dgpcolorado wrote: it is just a measure of energy in the battery based on the EPA efficiency of the car, a fixed number. There are many other tools available to help with measuring driving conditions and actual range but RM is just an energy gauge.


Great, another GOM based on someone else's driving conditions!


Just divide it by the EPA miles/kWh and multiply it by your own. Easy to do in your head, right? :lol:
~Brian

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abasile
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Re: Chevrolet Bolt - 60 kWh, 238 mi, < 7s 0-60

Mon Apr 10, 2017 11:46 am

lorenfb wrote:
dgpcolorado wrote: it is just a measure of energy in the battery based on the EPA efficiency of the car, a fixed number. There are many other tools available to help with measuring driving conditions and actual range but RM is just an energy gauge.

Great, another GOM based on someone else's driving conditions!

No, the "rated miles" display is not what I'd call a GOM ("guess-o-meter"), because it doesn't attempt to guess how much energy your particular driving conditions are going to require.

If you are an average driver in normal conditions, EPA rated miles tend to be pretty close to actual usage. It's a great yardstick.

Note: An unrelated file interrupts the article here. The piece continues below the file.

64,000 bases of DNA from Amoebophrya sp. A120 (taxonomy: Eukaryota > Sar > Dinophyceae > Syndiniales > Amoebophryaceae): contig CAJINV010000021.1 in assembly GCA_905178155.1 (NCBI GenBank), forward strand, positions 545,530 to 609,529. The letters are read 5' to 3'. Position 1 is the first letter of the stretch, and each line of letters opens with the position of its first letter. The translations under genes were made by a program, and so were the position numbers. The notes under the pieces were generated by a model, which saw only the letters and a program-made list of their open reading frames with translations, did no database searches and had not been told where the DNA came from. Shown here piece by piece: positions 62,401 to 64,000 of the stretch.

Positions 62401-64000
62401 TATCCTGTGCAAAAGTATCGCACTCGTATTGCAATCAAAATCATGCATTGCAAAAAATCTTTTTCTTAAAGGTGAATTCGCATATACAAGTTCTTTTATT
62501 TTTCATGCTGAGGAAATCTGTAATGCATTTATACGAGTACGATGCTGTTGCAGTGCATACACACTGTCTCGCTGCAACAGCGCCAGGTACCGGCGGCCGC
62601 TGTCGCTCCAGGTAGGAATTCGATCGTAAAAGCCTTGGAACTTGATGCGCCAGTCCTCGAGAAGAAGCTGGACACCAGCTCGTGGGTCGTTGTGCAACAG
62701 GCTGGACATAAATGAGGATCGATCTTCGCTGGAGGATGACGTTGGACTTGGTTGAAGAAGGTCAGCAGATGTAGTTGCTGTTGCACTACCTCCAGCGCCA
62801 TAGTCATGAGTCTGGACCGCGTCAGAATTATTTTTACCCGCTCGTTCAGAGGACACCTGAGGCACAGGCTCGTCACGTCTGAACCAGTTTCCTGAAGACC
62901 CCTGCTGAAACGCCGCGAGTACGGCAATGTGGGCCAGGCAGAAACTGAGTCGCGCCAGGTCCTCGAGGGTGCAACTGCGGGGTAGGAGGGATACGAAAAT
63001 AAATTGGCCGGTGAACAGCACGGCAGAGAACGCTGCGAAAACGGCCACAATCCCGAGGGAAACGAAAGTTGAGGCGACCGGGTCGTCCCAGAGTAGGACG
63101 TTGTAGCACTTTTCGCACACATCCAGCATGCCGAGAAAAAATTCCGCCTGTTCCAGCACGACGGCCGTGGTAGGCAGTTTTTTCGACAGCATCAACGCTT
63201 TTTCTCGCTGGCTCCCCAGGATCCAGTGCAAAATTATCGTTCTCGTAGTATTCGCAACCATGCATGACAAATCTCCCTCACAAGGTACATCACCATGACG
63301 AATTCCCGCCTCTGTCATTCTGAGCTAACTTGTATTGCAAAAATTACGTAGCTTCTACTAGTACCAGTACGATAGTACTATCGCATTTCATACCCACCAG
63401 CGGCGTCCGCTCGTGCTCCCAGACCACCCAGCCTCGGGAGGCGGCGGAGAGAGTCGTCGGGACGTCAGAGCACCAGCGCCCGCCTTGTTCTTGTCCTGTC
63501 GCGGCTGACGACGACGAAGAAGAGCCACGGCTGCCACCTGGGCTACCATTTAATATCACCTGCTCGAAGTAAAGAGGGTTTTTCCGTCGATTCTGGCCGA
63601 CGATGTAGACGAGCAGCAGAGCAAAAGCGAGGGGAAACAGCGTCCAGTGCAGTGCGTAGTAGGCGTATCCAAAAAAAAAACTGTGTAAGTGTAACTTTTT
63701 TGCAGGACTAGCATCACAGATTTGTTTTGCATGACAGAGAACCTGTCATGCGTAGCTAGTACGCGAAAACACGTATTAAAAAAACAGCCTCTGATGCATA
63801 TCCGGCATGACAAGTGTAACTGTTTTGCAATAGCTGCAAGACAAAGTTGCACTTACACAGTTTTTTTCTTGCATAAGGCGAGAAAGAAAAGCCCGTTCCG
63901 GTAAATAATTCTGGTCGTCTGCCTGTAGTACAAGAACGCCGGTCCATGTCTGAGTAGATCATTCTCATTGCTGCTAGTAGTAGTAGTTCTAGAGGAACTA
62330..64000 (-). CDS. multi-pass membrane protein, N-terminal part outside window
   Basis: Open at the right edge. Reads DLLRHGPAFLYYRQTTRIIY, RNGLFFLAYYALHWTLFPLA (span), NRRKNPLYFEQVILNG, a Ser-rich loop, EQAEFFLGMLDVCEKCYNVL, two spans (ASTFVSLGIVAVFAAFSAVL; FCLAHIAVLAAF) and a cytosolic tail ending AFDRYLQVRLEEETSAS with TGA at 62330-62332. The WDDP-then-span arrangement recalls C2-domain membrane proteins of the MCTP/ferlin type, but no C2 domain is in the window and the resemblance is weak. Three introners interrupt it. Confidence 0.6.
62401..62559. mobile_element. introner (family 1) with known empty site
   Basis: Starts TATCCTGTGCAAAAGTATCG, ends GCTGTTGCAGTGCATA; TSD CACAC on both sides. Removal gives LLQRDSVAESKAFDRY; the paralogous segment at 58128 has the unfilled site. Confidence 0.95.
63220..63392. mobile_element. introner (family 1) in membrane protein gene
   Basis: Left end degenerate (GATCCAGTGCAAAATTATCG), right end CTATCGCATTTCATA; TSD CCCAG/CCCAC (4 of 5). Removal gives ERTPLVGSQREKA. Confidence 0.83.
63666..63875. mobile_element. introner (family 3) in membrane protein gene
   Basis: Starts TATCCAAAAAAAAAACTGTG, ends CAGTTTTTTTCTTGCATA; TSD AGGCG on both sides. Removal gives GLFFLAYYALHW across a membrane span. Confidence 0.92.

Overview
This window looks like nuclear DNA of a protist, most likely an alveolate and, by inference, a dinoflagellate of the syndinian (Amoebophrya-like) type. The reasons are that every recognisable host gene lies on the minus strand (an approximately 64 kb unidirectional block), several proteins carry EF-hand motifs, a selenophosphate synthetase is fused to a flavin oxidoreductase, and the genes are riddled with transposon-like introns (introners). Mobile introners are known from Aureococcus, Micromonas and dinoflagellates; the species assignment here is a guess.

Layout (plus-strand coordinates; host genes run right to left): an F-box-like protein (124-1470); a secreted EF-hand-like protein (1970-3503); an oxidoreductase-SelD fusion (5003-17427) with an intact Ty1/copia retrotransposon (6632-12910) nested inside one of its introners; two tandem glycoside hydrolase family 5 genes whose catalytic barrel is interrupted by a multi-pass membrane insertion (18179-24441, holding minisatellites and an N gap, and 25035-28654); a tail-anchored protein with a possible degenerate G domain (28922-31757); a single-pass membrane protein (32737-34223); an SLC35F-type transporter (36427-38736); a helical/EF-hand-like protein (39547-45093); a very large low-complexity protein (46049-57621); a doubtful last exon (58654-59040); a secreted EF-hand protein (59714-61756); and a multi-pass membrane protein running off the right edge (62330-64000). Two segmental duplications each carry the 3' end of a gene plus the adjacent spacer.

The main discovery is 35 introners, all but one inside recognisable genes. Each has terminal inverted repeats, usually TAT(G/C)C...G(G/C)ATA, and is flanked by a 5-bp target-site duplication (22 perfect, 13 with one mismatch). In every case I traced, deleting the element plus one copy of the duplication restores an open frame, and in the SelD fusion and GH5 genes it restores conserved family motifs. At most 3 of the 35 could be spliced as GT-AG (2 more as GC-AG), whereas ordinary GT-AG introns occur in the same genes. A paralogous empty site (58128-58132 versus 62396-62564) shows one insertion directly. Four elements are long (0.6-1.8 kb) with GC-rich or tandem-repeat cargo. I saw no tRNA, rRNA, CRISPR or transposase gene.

We know Tesla drivers who aren't techies (my wife being one of them), and they find EPA rated miles and the nav-integrated range predictions to be quite easy to understand and useful.
2011 LEAF at 67K miles, pre-owned 2012 Tesla S 85 now at 80K miles
LEAF battery: 10/12 bars and < 49 Ah (-27% vs. new)
Tesla battery: 250+ miles of range (-5% vs. new)

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Re: Chevrolet Bolt - 60 kWh, 238 mi, < 7s 0-60

Mon Apr 10, 2017 5:04 pm

Via IEVS:
Bjørn Nyland Takes Chevrolet Bolt 292 Miles On A Single Charge – Video
http://insideevs.com/bjorn-nyland-takes ... rge-video/

In South Korea, and obviously not much if any freeway, and no heat.
Guy [I have lots of experience designing/selling off-grid AE systems, some using EVs but don't own one. Local trips are by foot, bike and/or rapid transit].

The 'best' is the enemy of 'good enough'. Copper shot, not Silver bullets.